Light read of old-fashioned values and romance

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Major Ernest Pettigrew (Ret’d) is not interested in the frivolity of the modern world.

Since his wife Nancy’s death, he has tried to avoid the constant bother of nosy village women, his grasping, ambitious son, and the ever spreading suburbanisation of the English countryside, preferring to lead a quiet life upholding the values that people have lived by for generations – respectability, duty, and a properly brewed cup of tea (very much not served in a polystyrene cup with teabag left in).

But when his brother’s death sparks an unexpected friendship with Mrs Ali, the widowed village shopkeeper of Pakistani descent, the major is drawn out of his regimented world and forced to confront the realities of life in the 21st century.

Drawn together by a shared love of literature and the loss of their respective spouses, the major and Mrs Ali soon find their friendship on the cusp of blossoming into something more.

But although the major was actually born in Lahore, and Mrs Ali was born in Cambridge, village society insists on embracing him as the quintessential local and her as a permanent foreigner.

The major has always taken special pride in the village, but how will the chaotic recent events affect his relationship with the place he calls home?

Written with sharp perception and a delightfully dry sense of humour, Major Pettigrew’s Last Stand is a heart-warming love story with a cast of unforgettable characters that questions how much one should sacrifice personal happiness for the obligations of family and tradition.

Eilleen: It was a bit too light for me, the writing reminded me of Alexander McCall Smith, I liked the father/son issues and the romantic side, but it was too light. I did want to finish, but in the sense of just wanting it done.

Val: I’ve got an old-fashioned husband and he identified with it, the dressing formally, standards should be maintained ...

Rosemary: I was rather horrified by the standards he demanded aged 68!

Linda: I found it a bit irritating, there were too many stereotypes.

Pam: Don’t you think this was because the situation was so serious, but I would agree it was a bit farcical. I liked the language, knowing Sussex, it resonated with me.

Dorothy: Some of the descriptions at the beginning went on too long, it improved as the story moved on though, her creative writing course showed through.

Karin: I thought it was like a comic opera without the music!

Rosemary: It seemed that she had a lot of little scenes in her mind that she wanted to weave into the plot – I wonder if these cameo moments worked?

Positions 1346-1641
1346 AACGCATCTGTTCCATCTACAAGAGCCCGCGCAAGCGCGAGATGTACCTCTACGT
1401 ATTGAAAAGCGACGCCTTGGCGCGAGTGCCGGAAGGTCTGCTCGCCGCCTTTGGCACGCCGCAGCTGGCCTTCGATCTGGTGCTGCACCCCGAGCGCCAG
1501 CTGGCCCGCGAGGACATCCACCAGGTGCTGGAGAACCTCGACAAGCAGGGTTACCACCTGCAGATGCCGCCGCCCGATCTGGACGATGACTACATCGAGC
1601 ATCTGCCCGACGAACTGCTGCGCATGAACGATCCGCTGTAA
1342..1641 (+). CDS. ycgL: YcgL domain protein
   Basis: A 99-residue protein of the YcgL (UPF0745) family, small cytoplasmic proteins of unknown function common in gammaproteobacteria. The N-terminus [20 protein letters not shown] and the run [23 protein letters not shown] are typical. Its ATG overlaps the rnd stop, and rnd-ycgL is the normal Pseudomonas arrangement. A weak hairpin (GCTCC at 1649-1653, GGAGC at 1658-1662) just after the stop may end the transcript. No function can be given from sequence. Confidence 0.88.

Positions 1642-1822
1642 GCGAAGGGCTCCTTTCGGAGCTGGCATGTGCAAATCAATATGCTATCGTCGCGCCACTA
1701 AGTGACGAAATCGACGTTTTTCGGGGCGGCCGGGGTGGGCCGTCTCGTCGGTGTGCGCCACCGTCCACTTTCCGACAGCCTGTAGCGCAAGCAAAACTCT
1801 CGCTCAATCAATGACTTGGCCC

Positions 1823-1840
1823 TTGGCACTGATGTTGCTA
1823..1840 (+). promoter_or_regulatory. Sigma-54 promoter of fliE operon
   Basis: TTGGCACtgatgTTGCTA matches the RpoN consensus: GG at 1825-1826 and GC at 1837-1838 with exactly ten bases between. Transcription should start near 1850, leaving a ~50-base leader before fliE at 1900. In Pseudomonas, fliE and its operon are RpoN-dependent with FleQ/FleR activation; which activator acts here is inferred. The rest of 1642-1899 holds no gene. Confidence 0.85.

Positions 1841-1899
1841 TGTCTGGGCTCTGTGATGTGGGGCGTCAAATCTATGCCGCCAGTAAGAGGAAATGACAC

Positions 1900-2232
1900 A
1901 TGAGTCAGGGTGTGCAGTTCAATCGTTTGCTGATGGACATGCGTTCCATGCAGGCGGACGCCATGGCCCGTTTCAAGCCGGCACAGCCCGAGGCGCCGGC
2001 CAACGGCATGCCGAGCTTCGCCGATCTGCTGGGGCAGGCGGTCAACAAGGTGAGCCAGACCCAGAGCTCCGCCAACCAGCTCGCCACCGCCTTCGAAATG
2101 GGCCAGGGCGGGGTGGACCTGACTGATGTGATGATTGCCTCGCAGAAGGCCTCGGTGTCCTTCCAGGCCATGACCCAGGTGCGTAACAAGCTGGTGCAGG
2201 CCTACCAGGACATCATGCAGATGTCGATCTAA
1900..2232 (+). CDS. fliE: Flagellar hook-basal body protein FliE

Pam: As a quick read I really enjoyed the cliché of the locals, but also the way she dealt with racism. I just read it as a good read, I liked the tensions with the father/son politics.

Greta: I could easily see it in a film – lots of the characters would work well.

Anne: Yes, we all know these characters, I could identify with a lot of the situations. I took it at face value – the Archers in book form.

Greta: The rivalries of small communities ... I found it pertinent and amusing.

Dorothy: There were times I wanted to shake the major, but then he would do something lovely.

Linda: In his friendship with Mrs Ali he was doing something against his background.

Jean: I really liked Mrs Ali, her sense of humour was very gentle, but she dared to tease him.

Pam: Yes, she was a rebel too, often the tone made you forget that she was making a serious point.

Eilleen: Some parts reminded me of Bend it Like Beckham.

Linda: You end up with your own prejudices, I found myself getting so irritated with certain groups of people.

Sandra: The relationship the major had with his son and Mrs Ali’s nephew was interesting by its difference. I think there was more in his moral values in common with Waheed than his own son, Roger.

Karin: Roger was a Thatcher brat.

Eilleen: Do we think it’s just a woman’s read?

Val: My husband enjoyed it, he liked the possibility of romance and also the old- fashioned values.

Sandra: I did wonder how, as a major, he’d lead a troop in the army, he didn’t strike me as a leader of men.

Eilleen: But he really took control in the end when Waheed needed him.

The Book Group meets at The Mainstreet Trading Company in St Boswells. If you would like to join, please contact Rosamund on info@mainstreetbooks.co.uk. The next meeting is on Wednesday March 9 and the group is reading The Hand that First Held Mine by Maggie O’Farrell.